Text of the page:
Iraq intelligence failures

There certainly has been a lot of buzz about how the intelligence on Iraq was wrong. My view is that the critics are trying to have it both ways. on one hand, people are after the intelligence community for failing to pick up the signals about 9/11. There is a mountain of ambiguous intelligence data they sort through all the time. Pre-9/11 they probably were less aggressive about the analysis and didn't assume the worst case scenario.

Post 9/11, now the analysis tends to be different. They may assume more danger from data that is less clear. I knew that was going to happen when they announced the whole red/orange/yellow alert system post 9/11. No government official would hold back on releasing possible threat data. Nobody wants to have another 9.11 incident while the country is on "yellow" alert.

So in regards to Iraq, there were piles of ambigous data and pre-9.11 the intelligence community might not have assumed the worst possible scenarios. But after 9/11 there was no way in the world these intelligence people were going to risk getting caught off guard again.

Another issue that needs to be addressed is whether the Iraqis are better off without the Baathist regime or not? On the basis of their oppression of the people, would critics prefer that Hussein remain in power right now?

Back from Botswana

I was away in Botswana for a Habitat for Humanity project from June 26 to July 13. I hope to have a web travelogue up at my home page in August.

There are so many thoughts that run through my mind but all center around the question: how is my life different having gone through this experience?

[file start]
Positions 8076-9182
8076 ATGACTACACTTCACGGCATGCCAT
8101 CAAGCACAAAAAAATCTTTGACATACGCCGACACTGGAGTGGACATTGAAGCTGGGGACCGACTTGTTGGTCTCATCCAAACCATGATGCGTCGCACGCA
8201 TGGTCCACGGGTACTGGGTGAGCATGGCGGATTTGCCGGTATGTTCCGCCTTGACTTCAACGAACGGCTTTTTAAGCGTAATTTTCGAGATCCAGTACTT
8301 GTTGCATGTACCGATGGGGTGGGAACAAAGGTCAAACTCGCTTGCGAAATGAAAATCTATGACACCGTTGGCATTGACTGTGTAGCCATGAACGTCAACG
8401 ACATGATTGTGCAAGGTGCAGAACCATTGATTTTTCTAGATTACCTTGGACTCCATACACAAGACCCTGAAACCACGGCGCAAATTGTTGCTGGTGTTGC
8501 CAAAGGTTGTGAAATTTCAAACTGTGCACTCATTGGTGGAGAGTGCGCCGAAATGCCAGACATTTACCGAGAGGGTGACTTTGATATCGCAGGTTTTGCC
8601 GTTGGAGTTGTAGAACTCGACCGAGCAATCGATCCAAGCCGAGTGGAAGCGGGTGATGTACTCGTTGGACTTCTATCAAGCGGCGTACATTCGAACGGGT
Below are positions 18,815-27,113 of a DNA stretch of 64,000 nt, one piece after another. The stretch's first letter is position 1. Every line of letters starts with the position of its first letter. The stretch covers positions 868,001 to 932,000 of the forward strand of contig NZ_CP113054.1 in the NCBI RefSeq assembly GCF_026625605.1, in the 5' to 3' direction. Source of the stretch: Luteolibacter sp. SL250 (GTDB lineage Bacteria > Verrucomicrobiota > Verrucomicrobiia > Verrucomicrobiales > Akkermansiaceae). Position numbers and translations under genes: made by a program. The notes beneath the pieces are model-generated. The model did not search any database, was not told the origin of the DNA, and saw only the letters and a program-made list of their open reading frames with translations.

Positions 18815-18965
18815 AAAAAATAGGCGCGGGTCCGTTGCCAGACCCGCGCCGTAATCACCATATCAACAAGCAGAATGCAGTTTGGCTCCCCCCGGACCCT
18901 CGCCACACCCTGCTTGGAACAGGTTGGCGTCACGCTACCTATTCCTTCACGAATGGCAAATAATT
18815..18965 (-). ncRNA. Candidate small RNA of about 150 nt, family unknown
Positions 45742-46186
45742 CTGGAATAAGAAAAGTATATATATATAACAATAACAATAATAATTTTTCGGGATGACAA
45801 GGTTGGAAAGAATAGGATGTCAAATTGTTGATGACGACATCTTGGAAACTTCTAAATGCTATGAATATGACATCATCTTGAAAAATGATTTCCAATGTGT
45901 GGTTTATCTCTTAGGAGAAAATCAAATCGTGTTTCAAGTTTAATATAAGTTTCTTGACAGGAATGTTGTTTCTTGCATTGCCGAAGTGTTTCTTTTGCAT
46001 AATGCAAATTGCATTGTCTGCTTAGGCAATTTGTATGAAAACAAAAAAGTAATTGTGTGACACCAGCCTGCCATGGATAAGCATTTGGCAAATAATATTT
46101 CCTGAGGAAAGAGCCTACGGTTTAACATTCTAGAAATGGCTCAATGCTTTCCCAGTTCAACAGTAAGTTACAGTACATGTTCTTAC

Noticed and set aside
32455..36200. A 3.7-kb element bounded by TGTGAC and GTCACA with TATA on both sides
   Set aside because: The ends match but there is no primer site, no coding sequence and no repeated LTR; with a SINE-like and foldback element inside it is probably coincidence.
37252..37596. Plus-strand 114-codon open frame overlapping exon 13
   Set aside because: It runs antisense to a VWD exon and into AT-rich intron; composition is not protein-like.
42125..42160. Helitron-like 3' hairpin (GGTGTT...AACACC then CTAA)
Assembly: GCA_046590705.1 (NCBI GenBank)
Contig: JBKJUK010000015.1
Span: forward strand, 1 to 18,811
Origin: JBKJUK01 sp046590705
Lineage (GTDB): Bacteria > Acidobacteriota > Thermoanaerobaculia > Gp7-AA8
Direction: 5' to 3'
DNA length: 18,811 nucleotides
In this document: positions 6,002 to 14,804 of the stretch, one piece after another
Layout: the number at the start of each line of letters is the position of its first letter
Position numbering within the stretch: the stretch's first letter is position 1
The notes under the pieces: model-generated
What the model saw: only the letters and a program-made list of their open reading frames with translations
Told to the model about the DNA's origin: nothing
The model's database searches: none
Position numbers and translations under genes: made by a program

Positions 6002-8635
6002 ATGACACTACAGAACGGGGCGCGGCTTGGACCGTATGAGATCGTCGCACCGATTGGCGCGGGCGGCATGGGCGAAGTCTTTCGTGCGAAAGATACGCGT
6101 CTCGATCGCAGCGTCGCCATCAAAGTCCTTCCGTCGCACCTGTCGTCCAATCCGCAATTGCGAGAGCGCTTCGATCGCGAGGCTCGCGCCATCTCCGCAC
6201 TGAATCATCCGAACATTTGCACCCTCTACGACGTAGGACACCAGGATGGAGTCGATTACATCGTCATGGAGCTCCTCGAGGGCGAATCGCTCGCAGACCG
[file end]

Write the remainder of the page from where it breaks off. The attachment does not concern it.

Ironically, the question was posed directly by our safari guide on the last night of safari on July 10. He said, he takes Westerners out into the wilderness all the time and certainly they are excited to see the unique animals that make Africa special. But he often wonders: do they take home anything more from their visit to his country than just memories of wildlife? Have their lives been changed as a result?

I've been pondering that question since that night and it gnaws at me like a name I can't remember or an itch that I can't seem to scratch. If forced to, I suppose I could take some tentative cracks at answering it. And in the end, maybe as I think them over those tentative thoughts will be the legacy of my journey there.

My first thought was the dissonance I felt at building the home. On one hand, there was great satisfaction from watching an empty plot of land turn into a home in a period of eight days. The labor of our hands is honorable and serves a useful purpose for someone: the person and family that will occupy that home. But on the other hand, as we drove day in and day out to the work site, we could see so many ramshackle mud huts with thatched roofs that were in disrepair. It will take a long time and many more volunteers to make a dent in the housing problem in Serowe.

This will always be the core emotional struggle of those who open their eyes and see the world's ills: the realization that as one person or one group of people, we can only do so much and the temptation is to dispair and to decide to ignore to ameliorate our despair.

I hope as a result of this trip I will never choose that path.

Our team leader put it this way in one of our heart-to-heart talks at night: yes, we are one group and we built one house, and so now there is one more house and we keep going and hope that more people will come alongside and maybe over time as more people care then maybe a tide will build and a difference will be made.

Heading into the October international break

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